The "portable document format" (PDF) has become the de facto standard for delivery of documents on the Internet. It's convenient for email transmission of information and for use in collaborative drafting. PDF files are not confined to a specific word processor and can be read on Windows or Mac operating systems alike. They also have the advantages for document storage in that they are often smaller than the corresponding word processing file and can constructed so as to prevent anyone changing the text.
How helpful and pervasive is PDF? Just go to the Internal Revenue Service website Forms and Instructions page and view the forms that allow data to be filled in on screen and saved. The IRS web site also has helpful instructions for the use of fill-in forms.
State tax forms are typically presented in PDF format as well. Check out New York's forms (including some fill-in forms) for one example.
Using Adobe Reader
PDFs may be viewed with Adobe Reader (the latest version is 7.0.7). You can download Reader without charge from the Adobe systems website. Adobe Reader V. 7.0.7 will function in Windows 2000 or XP (but not Windows Me or 98).
To actually create PDF files, you'll need a program like Adobe Acrobat Standard ($299 from Adobe) or the more advanced Adobe Professional ($449).
But Adobe Reader permits you to view PDF files and to manipulate them to the degree enabled by the file's creator.
- To view a document in Adobe Reader, either: (1) start Reader and open the PDF file or (2) click on the file in Windows Explorer.
- To size the document on your screen: select the menu "View/Fit Width," press Ctrl + 2, or click on the "Fit Width" icon on the tool bar.
- To move around: the default pointer is the hand tool (it looks like a hand). When in the hand tool, you may use the scroll wheel on your mouse to scroll through the document.
For the best view or to set preferences: go to "Edit/Preferences," or press Ctrl + K. Among many other conveniently displayed selections, you may set Reader to "Use single key accelerators to access tools." The tool tips that appear when you hover the pointer over a tool icon will disclose a single key that may be pressed to perform the same function as clicking on a tool icon.
When opened in version 7.0, or later, of Reader, PDF files can display a left hand "Table of Contents" pane. If the file has a "Table of Contents" displayed, you may navigate through the file by clicking on the headings and subheadings displayed in the contents pane. The contents pane may be turned on and off by clicking on the vertical "Bookmarks" tab.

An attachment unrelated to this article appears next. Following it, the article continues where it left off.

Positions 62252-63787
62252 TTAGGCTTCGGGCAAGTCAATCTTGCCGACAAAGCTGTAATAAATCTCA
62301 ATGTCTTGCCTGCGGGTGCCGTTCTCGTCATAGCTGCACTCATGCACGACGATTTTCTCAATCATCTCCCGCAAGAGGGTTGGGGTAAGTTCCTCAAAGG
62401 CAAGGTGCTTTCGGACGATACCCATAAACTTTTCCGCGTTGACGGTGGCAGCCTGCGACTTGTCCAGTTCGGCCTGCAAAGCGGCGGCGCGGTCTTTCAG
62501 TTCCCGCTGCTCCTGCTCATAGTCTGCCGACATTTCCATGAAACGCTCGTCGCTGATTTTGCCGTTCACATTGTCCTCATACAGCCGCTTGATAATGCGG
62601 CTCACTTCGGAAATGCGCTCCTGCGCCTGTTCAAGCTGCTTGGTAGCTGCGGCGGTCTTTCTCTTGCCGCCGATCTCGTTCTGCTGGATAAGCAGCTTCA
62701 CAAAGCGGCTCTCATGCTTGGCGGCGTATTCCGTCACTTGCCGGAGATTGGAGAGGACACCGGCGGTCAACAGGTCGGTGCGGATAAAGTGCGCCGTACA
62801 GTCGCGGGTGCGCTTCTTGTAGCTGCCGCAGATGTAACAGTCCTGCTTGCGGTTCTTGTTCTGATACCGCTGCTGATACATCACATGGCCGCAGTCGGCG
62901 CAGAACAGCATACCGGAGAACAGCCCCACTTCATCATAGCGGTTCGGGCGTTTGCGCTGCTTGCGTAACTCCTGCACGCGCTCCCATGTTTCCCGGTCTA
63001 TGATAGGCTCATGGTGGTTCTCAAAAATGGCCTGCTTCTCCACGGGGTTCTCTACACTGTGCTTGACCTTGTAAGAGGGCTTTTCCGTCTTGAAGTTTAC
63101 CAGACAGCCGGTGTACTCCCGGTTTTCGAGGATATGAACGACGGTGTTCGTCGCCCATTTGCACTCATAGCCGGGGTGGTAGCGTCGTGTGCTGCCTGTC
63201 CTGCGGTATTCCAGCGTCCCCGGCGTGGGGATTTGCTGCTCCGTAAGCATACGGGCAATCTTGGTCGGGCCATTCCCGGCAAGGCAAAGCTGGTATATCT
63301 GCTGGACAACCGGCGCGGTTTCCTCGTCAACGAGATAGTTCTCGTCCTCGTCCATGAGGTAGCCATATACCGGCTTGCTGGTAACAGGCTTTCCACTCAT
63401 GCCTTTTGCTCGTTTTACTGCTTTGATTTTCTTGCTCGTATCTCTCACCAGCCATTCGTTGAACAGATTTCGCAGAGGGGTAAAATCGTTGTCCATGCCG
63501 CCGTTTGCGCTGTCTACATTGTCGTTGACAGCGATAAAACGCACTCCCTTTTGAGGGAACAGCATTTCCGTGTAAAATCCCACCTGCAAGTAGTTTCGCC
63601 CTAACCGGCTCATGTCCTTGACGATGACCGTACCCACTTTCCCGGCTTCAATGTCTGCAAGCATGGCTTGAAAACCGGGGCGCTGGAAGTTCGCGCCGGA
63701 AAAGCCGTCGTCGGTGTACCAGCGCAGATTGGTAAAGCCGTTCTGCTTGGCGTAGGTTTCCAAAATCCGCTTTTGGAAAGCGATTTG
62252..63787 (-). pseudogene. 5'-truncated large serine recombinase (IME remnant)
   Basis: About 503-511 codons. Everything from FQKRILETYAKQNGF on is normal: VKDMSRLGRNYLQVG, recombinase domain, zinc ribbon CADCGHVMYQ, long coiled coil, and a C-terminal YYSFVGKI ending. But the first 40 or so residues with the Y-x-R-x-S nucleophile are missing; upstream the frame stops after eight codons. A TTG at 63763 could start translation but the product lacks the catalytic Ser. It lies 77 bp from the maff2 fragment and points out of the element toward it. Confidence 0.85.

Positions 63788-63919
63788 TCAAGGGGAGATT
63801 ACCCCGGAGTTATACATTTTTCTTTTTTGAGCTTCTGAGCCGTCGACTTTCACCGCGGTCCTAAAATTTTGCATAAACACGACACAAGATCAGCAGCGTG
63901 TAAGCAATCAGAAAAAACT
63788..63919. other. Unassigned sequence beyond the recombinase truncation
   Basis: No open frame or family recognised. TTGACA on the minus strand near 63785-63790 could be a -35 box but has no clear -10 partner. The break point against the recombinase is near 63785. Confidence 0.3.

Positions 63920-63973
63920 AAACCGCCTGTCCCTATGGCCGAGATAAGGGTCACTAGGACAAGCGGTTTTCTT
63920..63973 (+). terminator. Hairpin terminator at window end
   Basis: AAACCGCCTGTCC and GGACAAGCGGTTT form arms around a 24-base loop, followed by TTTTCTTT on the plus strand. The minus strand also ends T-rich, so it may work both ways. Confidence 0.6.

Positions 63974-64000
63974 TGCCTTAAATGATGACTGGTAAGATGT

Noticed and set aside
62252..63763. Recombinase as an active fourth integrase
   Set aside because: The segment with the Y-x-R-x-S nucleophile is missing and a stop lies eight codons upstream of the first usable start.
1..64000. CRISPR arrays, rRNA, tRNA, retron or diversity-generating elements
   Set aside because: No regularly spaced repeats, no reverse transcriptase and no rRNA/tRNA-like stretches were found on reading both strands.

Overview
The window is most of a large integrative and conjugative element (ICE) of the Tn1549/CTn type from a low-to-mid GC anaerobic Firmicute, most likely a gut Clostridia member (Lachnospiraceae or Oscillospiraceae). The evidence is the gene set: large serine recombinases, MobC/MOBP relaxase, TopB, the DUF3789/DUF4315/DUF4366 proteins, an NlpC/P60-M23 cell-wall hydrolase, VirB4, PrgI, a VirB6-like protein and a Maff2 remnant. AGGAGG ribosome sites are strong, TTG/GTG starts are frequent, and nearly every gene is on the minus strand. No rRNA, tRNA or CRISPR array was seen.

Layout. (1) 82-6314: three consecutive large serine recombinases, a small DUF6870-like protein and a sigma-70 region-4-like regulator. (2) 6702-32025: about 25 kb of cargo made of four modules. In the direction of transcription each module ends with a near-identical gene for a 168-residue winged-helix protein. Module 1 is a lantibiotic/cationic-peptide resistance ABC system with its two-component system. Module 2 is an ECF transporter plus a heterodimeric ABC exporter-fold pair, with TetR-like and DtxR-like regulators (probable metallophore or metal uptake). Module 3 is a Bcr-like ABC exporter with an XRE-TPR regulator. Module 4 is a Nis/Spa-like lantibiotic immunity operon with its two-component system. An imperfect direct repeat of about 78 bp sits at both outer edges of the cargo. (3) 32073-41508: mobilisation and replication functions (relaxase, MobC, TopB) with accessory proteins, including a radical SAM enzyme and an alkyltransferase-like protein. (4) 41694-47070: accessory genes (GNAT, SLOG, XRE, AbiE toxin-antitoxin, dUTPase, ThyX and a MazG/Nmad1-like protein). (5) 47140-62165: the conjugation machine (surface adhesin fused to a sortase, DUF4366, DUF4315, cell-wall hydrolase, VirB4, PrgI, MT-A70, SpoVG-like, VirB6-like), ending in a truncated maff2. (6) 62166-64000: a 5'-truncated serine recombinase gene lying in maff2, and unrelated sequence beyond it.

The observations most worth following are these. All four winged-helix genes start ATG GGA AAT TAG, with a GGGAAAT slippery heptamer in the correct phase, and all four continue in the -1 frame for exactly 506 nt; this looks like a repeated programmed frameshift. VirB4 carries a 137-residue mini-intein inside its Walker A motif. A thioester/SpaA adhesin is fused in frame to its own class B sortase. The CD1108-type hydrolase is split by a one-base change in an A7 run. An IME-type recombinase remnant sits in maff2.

For an in-depth treatment of the features and operation of Reader see Ted Padova, Adobe Reader 7 Revealed: Working Effectively with PDF Files (Adobe Press).
Adobe(R) Reader(R) for Palm OS(R) lets you load PDF files onto handheld devices running the Palm operating system.
Working With PDF Forms
PDF forms may be noninteractive or interactive. Noninteractive forms must be printed to be filled in. Interactive PDF forms contain form fields that you can fill in on-screen when viewed in Reader by doing the following:
- select the hand tool;
- to display a light blue color that identifies form fields, select the box "Highlight Fields;"
- click inside a form field and at the I-beam pointer that appears enter text;
- press tab to go to the next field;
- the document may have check boxes or radio buttons that you can click on to select;
- press "Esc" to clear a form field and deselect that field;
- choose "File/Save As" to save the form with the data entered (if the creator of the form allows saving with data entered).
Word Search in Adobe Reader
You may search any text file for words or phrases, except a scanned document not run through optical character reader (OCR) software. To initiate a search of a document select "Edit/Search" from the menu bar, click on the "Search" icon or press Shift + Ctrl + F.
A frame will appear on the right side of the screen. Enter the word or phrase you want to search for, then click on "Search." If you select "Match Whole Word Only" the search will find only the exact word or phrase you entered, otherwise it will find any word or phrase that includes the letters you entered. You may search the open document or any PDF files in a designated directory. The search results are listed in the order that they appear in the document. Clicking on any search result takes you to the point at which it appears in the document.
You may also select "Edit/Find" from the menu bar, or press Ctrl + F, to find a specific word in the document.
Copy and Paste from Adobe Reader to Other Programs